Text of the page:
The left-hand panel is a natural-color view from MISR’s downward-looking (nadir) camera. The center panel is a multi-angular composite from three MISR cameras, in which color acts as a proxy for angular reflectance variations related to texture. Here, data from the red-band of MISR’s 60° forward-viewing, nadir and 60° backward-viewing cameras are displayed as red, green and blue, respectively.
With this display technique, surfaces which predominantly exhibit backward-scattering (generally rough surfaces) appear red/orange, while surfaces which predominantly exhibit forward-scattering (generally smooth surfaces) appear blue. Textural variations for both the grounded and sea ice are apparent. The red/orange pixels in the lower portion of the image correspond with a rough and crevassed region near the grounding zone, that is, the area where the Lambert and four other smaller glaciers merge and the ice starts to float as it forms the Amery Ice Shelf. In the natural-color view, this rough ice is spectrally blue in color.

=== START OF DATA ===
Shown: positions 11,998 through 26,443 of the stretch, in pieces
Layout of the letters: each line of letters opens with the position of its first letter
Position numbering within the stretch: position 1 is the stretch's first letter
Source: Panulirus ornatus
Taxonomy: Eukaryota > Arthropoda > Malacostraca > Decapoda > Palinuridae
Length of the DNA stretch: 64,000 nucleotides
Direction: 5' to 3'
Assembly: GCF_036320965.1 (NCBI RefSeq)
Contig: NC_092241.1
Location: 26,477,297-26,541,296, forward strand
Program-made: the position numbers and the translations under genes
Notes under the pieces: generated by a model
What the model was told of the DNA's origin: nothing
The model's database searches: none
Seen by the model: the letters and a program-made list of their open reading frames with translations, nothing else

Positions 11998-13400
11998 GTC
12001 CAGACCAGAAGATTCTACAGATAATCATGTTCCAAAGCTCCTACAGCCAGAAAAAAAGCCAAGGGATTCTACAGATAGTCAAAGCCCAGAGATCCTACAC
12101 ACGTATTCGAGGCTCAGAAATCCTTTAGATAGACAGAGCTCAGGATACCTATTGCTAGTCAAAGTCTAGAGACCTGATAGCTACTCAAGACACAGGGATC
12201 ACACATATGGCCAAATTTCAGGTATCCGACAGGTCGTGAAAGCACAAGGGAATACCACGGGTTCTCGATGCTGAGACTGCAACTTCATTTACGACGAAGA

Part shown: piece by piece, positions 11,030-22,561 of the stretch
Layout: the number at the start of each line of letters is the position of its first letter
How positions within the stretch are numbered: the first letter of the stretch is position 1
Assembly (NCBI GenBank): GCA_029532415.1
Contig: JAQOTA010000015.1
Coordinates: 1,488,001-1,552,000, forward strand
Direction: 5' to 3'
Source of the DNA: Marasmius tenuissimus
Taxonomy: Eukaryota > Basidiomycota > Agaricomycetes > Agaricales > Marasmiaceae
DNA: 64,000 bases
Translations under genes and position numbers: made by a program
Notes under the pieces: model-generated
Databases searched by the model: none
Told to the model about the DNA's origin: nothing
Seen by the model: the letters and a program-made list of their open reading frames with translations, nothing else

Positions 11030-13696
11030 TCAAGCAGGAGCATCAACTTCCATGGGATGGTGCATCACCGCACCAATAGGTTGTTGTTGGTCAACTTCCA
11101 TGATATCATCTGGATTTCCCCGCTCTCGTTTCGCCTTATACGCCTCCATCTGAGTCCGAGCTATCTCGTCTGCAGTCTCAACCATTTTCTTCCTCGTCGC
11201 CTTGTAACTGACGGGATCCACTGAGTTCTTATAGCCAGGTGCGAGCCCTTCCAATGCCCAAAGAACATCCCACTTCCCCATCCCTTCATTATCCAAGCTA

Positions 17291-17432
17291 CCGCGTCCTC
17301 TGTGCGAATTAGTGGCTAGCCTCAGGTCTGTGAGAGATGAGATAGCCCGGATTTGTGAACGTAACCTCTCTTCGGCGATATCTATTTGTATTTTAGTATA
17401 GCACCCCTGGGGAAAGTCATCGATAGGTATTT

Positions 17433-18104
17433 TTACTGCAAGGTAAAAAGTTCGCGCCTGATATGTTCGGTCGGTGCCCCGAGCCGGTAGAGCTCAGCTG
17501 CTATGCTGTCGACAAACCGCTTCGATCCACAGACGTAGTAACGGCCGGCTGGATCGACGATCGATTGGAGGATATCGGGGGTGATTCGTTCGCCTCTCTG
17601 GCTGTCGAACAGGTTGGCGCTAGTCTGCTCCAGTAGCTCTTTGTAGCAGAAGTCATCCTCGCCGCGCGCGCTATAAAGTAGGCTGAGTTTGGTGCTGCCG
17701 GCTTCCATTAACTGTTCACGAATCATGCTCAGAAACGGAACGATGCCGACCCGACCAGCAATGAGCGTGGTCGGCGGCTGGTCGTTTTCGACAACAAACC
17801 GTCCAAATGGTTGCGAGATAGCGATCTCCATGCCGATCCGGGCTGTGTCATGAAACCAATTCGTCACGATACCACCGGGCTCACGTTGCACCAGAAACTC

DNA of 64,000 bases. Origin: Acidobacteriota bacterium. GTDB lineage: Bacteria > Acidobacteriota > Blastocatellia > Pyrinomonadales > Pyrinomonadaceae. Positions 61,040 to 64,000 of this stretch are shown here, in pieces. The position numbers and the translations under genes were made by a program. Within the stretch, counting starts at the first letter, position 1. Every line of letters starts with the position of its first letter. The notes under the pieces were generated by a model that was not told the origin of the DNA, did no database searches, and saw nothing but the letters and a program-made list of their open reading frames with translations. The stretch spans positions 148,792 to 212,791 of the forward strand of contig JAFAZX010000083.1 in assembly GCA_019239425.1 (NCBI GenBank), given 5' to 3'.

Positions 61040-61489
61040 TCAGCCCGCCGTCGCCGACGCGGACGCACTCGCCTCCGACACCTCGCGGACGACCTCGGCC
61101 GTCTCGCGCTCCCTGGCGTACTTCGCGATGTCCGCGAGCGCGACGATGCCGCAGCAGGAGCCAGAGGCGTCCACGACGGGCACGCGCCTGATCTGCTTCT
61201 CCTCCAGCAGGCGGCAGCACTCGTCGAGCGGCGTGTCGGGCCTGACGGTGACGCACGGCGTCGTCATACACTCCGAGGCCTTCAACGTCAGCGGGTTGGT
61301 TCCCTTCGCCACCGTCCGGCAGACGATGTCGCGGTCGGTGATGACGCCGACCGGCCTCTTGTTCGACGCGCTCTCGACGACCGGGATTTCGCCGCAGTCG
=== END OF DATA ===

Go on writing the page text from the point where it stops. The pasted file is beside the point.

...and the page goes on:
These views from the Multi-angle Imaging SpectroRadiometer (MISR) illustrate ice surface textures and cloud-top heights over the Amery Ice Shelf/Lambert Glacier system in East Antarctica on October 25, 2002.
Image courtesy NASA/GSFC/LaRC/JPL, MISR Team. Text by Clare Averill (Acro Service Corporation/Jet Propulsion Laboratory), and Helen A. Fricker (Scripps Institution of Oceanography).